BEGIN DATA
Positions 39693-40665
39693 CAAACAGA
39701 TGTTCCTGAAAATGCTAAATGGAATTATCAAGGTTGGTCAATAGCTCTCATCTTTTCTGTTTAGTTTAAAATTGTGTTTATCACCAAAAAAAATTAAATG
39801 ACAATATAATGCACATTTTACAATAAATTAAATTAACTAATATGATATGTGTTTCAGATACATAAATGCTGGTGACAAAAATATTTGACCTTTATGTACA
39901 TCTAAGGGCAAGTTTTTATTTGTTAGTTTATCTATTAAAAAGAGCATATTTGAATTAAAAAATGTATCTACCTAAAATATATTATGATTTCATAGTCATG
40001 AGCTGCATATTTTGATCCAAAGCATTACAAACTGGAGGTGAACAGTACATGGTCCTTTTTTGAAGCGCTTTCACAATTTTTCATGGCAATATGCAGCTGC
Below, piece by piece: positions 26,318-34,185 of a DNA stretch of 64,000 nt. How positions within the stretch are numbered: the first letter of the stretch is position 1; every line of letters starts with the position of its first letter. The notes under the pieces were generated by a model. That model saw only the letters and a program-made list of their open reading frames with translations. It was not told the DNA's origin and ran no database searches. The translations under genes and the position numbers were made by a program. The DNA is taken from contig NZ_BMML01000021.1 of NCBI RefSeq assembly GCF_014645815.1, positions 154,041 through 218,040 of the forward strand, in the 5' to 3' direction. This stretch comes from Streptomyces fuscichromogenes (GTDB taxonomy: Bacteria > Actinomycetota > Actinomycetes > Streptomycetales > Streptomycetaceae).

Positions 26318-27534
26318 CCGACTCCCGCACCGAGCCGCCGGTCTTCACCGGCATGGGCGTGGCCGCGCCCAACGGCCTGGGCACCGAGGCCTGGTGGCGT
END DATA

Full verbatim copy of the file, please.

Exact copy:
Positions 39693-40665
39693 CAAACAGA
39701 TGTTCCTGAAAATGCTAAATGGAATTATCAAGGTTGGTCAATAGCTCTCATCTTTTCTGTTTAGTTTAAAATTGTGTTTATCACCAAAAAAAATTAAATG
39801 ACAATATAATGCACATTTTACAATAAATTAAATTAACTAATATGATATGTGTTTCAGATACATAAATGCTGGTGACAAAAATATTTGACCTTTATGTACA
39901 TCTAAGGGCAAGTTTTTATTTGTTAGTTTATCTATTAAAAAGAGCATATTTGAATTAAAAAATGTATCTACCTAAAATATATTATGATTTCATAGTCATG
40001 AGCTGCATATTTTGATCCAAAGCATTACAAACTGGAGGTGAACAGTACATGGTCCTTTTTTGAAGCGCTTTCACAATTTTTCATGGCAATATGCAGCTGC
Below, piece by piece: positions 26,318-34,185 of a DNA stretch of 64,000 nt. How positions within the stretch are numbered: the first letter of the stretch is position 1; every line of letters starts with the position of its first letter. The notes under the pieces were generated by a model. That model saw only the letters and a program-made list of their open reading frames with translations. It was not told the DNA's origin and ran no database searches. The translations under genes and the position numbers were made by a program. The DNA is taken from contig NZ_BMML01000021.1 of NCBI RefSeq assembly GCF_014645815.1, positions 154,041 through 218,040 of the forward strand, in the 5' to 3' direction. This stretch comes from Streptomyces fuscichromogenes (GTDB taxonomy: Bacteria > Actinomycetota > Actinomycetes > Streptomycetales > Streptomycetaceae).

Positions 26318-27534
26318 CCGACTCCCGCACCGAGCCGCCGGTCTTCACCGGCATGGGCGTGGCCGCGCCCAACGGCCTGGGCACCGAGGCCTGGTGGCGT